Plant a Tree

April 27, 2022  •  Leave a Comment

"Trees are poems that the earth writes upon the sky."
Kahlil Gebran

Tomorrow is Arbor Day - one of Nebraska's great contributions to the country, and the world. This year we celebrate its sesquicentennial.

J. Sterling Morton, a Nebraska City-based newspaper editor who later became Secretary of the Nebraska Territory, was an enthusiastic lover of trees. He pitched the idea of a tree-planting holiday, and the citizenry got behind it in a big way. On that inaugural Arbor Day 150 years ago an estimated one million trees were planted across Nebraska. Two years later the governor (Robert Furnas) made it an official annual observance, and it was designated a legal holiday in the Cornhusker State in 1885.

Today all 50 states observe Arbor Day, as do many countries across the globe. The Arbor Day Foundation distributes many millions of trees to its members each year.

I'm with Mr. Morton; I admire trees. How can you not?

Wander through the forest among beautiful, towering specimens. Listen to leaves dancing in the wind. Find respite in their shade. Marvel at the magical extravaganza staged by deciduous varieties each autumn. Stuff of Dreams Autumn New HampshireThe Stuff of DreamsBretton Woods, New Hampshire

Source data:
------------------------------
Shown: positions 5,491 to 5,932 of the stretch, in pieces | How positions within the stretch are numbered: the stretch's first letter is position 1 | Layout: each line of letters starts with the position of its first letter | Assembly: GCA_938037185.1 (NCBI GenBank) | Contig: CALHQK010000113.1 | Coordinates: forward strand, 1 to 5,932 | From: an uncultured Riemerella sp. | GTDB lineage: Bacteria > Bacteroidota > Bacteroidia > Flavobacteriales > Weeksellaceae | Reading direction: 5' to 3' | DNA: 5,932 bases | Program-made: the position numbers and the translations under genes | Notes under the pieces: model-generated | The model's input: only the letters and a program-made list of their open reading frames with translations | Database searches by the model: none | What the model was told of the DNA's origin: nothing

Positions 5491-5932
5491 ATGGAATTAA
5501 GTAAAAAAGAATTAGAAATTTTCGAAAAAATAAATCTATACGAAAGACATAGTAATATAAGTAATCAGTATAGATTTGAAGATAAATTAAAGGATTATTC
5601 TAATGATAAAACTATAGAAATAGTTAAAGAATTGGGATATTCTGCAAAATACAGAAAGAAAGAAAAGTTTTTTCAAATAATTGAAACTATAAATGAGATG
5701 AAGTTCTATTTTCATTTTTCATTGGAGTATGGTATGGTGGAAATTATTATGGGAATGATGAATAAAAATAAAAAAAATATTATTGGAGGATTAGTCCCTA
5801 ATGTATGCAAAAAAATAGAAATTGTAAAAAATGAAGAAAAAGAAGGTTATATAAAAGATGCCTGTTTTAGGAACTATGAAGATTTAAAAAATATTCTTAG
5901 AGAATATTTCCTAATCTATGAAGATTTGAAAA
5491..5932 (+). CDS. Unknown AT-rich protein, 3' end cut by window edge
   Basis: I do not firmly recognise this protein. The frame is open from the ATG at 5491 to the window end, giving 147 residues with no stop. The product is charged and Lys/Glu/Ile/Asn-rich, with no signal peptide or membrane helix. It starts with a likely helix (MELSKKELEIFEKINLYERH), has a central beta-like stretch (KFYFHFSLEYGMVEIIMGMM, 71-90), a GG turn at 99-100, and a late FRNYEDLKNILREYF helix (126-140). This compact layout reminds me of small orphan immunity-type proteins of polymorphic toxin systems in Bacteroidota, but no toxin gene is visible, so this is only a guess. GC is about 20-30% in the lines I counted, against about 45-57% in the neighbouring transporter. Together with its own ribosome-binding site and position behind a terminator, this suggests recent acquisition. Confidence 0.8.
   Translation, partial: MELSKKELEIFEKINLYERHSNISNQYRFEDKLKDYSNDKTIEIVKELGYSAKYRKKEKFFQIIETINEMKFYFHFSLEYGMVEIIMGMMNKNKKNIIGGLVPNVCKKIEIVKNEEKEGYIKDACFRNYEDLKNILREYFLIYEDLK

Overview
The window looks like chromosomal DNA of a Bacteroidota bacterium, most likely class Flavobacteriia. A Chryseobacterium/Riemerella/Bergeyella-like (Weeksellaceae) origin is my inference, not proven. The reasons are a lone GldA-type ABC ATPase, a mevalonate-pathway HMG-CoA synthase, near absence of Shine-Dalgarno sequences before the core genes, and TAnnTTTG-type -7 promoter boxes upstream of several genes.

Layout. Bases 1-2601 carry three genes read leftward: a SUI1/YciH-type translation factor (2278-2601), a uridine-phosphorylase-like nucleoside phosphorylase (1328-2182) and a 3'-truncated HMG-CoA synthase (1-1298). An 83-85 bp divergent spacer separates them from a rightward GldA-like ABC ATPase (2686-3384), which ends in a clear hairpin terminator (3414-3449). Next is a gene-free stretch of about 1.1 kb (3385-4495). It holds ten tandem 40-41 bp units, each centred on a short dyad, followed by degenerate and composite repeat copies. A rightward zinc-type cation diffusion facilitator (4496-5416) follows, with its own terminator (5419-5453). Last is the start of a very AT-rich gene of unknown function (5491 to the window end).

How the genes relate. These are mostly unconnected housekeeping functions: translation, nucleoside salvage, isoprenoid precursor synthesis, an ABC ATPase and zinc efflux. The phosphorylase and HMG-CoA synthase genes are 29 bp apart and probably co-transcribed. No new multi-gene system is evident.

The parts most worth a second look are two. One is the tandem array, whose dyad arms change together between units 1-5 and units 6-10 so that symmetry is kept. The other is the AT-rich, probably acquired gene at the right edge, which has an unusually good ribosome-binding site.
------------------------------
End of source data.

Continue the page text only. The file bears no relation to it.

"Come to the woods, for here is rest." 
John Muir

New Hampshire, my adoptive state, is second only to Maine as the most forested in the country. More than 80% of it is covered with trees. From the seacoast to the Great North Woods, it's a beautiful place. That said, I've got a soft spot for the White Mountains. There you can really appreciate the dense tree cover - and if you're lucky enough to experience the riot of color in early October it's a sight you will never forget.

Looking across that landscape now it may be hard to fathom, but the Whites had been logged to the point of deforestation by the turn of the last century. Look for photos from that period and you'll see the devastating result of years of clear-cutting.

Granite State native John Weeks was the driving force responsible for turning that around. The Weeks Act, passed in 1911 and signed into law by President Taft, made possible the creation of the White Mountain National Forest (among others) and is credited for returning forests to the Eastern United States.

Sometimes something useful actually does come out of Washington, D.C.

Next time you visit Pisgah National Forest, or Allegheny, Green Mountain, George Washington, Monongahela - or my beloved White Mountains - give a nod to the man from Lancaster, New Hampshire: John Wingate Weeks.

Quite a legacy.


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